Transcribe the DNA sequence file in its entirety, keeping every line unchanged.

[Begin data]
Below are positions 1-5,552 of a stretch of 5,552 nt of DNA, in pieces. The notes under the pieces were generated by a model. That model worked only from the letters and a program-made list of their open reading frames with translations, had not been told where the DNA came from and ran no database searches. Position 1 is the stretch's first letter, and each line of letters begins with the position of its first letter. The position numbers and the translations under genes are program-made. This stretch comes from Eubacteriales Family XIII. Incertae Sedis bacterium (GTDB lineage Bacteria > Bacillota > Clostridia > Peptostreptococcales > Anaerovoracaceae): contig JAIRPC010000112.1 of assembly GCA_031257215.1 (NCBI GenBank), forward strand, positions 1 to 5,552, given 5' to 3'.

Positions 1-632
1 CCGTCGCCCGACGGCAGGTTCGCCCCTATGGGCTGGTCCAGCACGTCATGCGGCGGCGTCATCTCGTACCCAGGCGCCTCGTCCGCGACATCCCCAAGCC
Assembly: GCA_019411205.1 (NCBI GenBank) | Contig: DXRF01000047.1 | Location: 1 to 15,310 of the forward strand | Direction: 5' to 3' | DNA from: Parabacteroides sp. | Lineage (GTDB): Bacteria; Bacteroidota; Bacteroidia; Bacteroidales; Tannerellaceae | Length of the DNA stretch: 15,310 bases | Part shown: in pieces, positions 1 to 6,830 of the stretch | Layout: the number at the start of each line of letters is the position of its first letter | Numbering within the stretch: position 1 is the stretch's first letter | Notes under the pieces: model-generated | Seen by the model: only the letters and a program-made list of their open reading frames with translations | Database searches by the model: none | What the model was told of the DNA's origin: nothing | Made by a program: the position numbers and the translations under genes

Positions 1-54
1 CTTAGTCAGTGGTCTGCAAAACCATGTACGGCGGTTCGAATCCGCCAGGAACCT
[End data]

Below are positions 1-5,552 of a stretch of 5,552 nt of DNA, in pieces. The notes under the pieces were generated by a model. That model worked only from the letters and a program-made list of their open reading frames with translations, had not been told where the DNA came from and ran no database searches. Position 1 is the stretch's first letter, and each line of letters begins with the position of its first letter. The position numbers and the translations under genes are program-made. This stretch comes from Eubacteriales Family XIII. Incertae Sedis bacterium (GTDB lineage Bacteria > Bacillota > Clostridia > Peptostreptococcales > Anaerovoracaceae): contig JAIRPC010000112.1 of assembly GCA_031257215.1 (NCBI GenBank), forward strand, positions 1 to 5,552, given 5' to 3'.

Positions 1-632
1 CCGTCGCCCGACGGCAGGTTCGCCCCTATGGGCTGGTCCAGCACGTCATGCGGCGGCGTCATCTCGTACCCAGGCGCCTCGTCCGCGACATCCCCAAGCC
Assembly: GCA_019411205.1 (NCBI GenBank) | Contig: DXRF01000047.1 | Location: 1 to 15,310 of the forward strand | Direction: 5' to 3' | DNA from: Parabacteroides sp. | Lineage (GTDB): Bacteria; Bacteroidota; Bacteroidia; Bacteroidales; Tannerellaceae | Length of the DNA stretch: 15,310 bases | Part shown: in pieces, positions 1 to 6,830 of the stretch | Layout: the number at the start of each line of letters is the position of its first letter | Numbering within the stretch: position 1 is the stretch's first letter | Notes under the pieces: model-generated | Seen by the model: only the letters and a program-made list of their open reading frames with translations | Database searches by the model: none | What the model was told of the DNA's origin: nothing | Made by a program: the position numbers and the translations under genes

Positions 1-54
1 CTTAGTCAGTGGTCTGCAAAACCATGTACGGCGGTTCGAATCCGCCAGGAACCT